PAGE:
Mesothelioma and other rare diseases often do not garner the same amount of research funding or publicity as more common, but equally devastating conditions like breast and lung cancers.
That’s why global and national awareness groups every year set aside the last day in February to shed light on rare diseases in hopes of reaching out to more patients, families, caregivers, medical centers, patient organizations and other advocates on social media.
February 28 marks the 7th annual observance of Rare Disease Day, and organizers this year want to share images and videos of those with rare diseases, encourage schools to participate and increase their global reach with more partners, among other goals.
Another benefit of celebrating Rare Disease Day is that it has “notably contributed to the advancement of national plans and policies for rare diseases in a number of countries,” the founder’s website shows.
Rare Disease Day originally started as a European campaign in 2008, but has grown into a worldwide event celebrated in 84 countries, including the U.S.
In Europe, a disease is considered rare if it affects less than 1 in 2,000 people. While in the U.S., it has to affect less than 200,000 people to be labeled rare. There are more than 6,000 rare diseases.
Mesothelioma, listed as one of those rare diseases, is diagnosed in nearly 3,000 Americans annually.
Each year follows a theme, and this year’s theme is ‘Living with a Rare Disease: Day-by day, hand-in-hand.’
Susan Gammon, associate director of communications at Sanford-Burnham Medical Research Institute at La Jolla, says the focus this year is on increasing awareness about the need for more research and clinical trials on rare diseases.
In addition to valuable research that will hopefully lead to finding a cure for some rare diseases, organizers in the U.S. list these as their goals for 2015:
The U.S. version of the Rare Disease Day website provides a list of events across the country.
If you’re interested in what’s happening outside the U.S., view the event listing on the group’s main site.
There are many events from solely online gatherings and fundraisers, to marches at local government buildings. It’s relatively easy to find an event matching your level of participation and get involved.
Sanford-Burnham Medical Research Institute at La Jolla is holding their 6th annual Rare Disease Day Symposium on Saturday and Sunday. Dr. Hudson Freeze, director of the center’s human genetics program, will host the two-day conference.
The focus of the 2015 symposium: Simple sugars.
“Simple sugars can treat patients with rare diseases, but these supplements can also impact aging, immune function and development of diabetes. Clinical trials are underway, but the underlying basic science remains obscure,” the Sanford-Burnham Medical Research Institute website shows.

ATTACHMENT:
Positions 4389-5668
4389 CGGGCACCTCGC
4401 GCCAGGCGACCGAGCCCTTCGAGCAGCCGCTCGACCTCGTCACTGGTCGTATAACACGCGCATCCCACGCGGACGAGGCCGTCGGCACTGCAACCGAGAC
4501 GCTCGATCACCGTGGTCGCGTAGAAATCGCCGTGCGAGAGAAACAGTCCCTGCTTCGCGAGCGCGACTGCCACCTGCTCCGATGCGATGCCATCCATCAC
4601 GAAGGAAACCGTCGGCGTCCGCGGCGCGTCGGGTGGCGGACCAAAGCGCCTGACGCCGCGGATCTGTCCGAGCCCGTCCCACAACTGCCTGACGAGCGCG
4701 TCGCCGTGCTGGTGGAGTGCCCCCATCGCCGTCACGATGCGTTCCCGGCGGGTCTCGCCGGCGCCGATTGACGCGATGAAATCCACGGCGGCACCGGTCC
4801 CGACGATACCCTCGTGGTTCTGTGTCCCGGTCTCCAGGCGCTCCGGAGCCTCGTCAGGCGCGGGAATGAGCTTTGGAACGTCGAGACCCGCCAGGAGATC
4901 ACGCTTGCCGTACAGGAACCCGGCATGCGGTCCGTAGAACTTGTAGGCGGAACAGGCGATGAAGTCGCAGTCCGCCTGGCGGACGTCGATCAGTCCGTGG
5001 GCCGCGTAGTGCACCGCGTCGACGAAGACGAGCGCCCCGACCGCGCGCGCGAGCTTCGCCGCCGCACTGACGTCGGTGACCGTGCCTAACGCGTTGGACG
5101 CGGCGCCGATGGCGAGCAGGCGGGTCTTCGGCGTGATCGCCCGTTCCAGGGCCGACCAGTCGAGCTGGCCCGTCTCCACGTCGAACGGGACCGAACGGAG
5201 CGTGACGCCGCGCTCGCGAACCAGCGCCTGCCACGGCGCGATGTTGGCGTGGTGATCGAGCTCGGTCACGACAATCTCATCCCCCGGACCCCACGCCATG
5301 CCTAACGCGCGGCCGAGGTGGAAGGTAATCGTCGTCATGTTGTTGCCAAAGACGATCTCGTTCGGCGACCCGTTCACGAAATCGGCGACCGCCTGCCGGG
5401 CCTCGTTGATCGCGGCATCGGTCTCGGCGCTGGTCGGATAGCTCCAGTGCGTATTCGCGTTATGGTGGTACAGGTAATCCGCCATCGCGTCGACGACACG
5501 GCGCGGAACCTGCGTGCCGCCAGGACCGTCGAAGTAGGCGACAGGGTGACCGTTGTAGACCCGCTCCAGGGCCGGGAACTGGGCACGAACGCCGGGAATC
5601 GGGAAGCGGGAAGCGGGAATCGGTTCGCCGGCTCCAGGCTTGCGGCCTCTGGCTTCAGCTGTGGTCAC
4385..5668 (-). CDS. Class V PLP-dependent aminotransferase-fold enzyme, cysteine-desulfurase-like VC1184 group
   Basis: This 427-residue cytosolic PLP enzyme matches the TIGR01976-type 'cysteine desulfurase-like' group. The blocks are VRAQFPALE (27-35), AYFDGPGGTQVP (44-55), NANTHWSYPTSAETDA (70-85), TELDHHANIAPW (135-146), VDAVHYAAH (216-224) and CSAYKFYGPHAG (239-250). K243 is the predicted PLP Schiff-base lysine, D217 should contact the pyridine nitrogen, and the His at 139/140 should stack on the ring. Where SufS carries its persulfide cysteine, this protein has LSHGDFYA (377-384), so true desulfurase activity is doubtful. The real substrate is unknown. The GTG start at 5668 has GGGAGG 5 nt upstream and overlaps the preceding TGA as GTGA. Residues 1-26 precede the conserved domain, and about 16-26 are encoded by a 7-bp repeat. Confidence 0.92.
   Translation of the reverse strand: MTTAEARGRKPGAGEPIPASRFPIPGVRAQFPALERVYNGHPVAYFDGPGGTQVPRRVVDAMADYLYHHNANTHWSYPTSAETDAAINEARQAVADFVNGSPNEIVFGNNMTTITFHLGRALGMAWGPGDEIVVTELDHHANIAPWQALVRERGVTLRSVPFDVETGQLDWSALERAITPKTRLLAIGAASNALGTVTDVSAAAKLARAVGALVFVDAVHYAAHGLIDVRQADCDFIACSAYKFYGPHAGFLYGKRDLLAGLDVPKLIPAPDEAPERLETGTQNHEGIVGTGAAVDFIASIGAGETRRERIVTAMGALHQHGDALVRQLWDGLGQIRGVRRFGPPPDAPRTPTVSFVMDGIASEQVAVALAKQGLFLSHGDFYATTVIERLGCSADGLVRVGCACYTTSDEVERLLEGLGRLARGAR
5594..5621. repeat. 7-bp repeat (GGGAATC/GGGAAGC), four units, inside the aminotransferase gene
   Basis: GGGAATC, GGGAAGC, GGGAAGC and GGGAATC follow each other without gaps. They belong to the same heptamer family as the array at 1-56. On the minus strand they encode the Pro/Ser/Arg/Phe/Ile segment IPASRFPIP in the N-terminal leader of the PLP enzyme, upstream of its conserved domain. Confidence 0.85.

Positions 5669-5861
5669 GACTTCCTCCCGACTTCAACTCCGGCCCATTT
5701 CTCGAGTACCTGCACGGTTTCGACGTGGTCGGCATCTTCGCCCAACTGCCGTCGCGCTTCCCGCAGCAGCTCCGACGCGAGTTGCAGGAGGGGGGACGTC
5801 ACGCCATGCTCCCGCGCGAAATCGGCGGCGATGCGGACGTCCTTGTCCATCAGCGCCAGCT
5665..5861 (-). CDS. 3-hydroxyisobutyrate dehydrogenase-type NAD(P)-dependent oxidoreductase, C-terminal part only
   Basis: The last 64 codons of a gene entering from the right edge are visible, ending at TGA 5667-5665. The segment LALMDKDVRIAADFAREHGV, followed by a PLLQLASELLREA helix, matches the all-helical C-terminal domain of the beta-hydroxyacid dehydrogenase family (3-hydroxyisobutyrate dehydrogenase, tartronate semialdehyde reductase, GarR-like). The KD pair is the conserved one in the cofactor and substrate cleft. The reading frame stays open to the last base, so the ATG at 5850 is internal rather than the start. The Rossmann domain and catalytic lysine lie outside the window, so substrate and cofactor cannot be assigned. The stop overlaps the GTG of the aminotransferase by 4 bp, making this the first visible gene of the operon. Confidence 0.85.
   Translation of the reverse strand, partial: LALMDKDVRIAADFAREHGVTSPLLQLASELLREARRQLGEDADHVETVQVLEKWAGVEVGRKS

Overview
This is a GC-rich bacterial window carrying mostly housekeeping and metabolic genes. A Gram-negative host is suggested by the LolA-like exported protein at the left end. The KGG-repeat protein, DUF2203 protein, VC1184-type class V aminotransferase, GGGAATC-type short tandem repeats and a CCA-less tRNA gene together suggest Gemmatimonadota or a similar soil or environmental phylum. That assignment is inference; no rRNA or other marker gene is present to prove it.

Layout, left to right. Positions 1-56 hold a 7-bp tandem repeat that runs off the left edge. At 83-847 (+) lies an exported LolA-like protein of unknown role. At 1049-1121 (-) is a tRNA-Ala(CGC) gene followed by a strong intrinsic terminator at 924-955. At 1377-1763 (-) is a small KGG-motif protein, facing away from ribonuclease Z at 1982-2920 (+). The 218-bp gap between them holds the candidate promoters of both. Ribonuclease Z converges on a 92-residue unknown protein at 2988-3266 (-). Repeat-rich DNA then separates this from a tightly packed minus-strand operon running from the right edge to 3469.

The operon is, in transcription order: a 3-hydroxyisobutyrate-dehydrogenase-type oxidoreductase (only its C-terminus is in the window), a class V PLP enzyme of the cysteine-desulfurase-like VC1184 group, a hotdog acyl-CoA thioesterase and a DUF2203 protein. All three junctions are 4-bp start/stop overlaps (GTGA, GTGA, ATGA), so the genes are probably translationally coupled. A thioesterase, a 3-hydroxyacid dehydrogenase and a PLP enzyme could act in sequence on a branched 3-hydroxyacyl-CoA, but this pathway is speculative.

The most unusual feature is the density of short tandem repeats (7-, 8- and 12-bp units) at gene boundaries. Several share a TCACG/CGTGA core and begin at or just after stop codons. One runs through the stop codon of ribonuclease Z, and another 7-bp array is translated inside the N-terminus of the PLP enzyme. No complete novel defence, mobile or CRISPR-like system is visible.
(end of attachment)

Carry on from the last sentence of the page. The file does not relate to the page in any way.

If your area doesn’t have an event listed, consider organizing one with friends and family. Again, it doesn’t have to be anything extravagant, just raising awareness and starting conversations with those who unaware of this day is a move in the right direction.
Mesothelioma is a rare disease caused by prolonged exposure to asbestos, a deadly mineral used for nearly a century in the U.S. for construction, manufacturing and shipbuilding.
The U.S. armed forces also used asbestos extensively for its flame retardant and insulating qualities. However, the mineral, when disturbed or damaged, becomes airborne and can be inhaled. The tiny asbestos fibers eventually lead to tumors in the lining that surrounds the heart, lungs and abdominal cavity.
Symptoms develop 20 to 50 years after exposure, and survival rates are grim. Because of the industries where it was used, the cancer is common among men and those who served in the military.
However, new reports show people outside that group are developing the disease, despite limited use of the mineral in the U.S.
For example, researchers recently discovered high incidence rates of mesothelioma among women and residents younger than age 55 in southern Nevada. Studies show large amounts of naturally occurring asbestos in that area, and it may be the cause behind those unusual diagnoses.
In Australia, government officials thought asbestos insulation products had been removed from hundreds of homes in the 1980s, but new reports show traces of the deadly substance in children’s rooms, kitchens and living rooms. The discovery prompted a massive buyback and demolish program.
Despite these types of incidences, asbestos is not banned in the U.S., which is why raising awareness about a rare disease like mesothelioma may bring policy changes or at least let people know about the dangers and how to prevent exposure.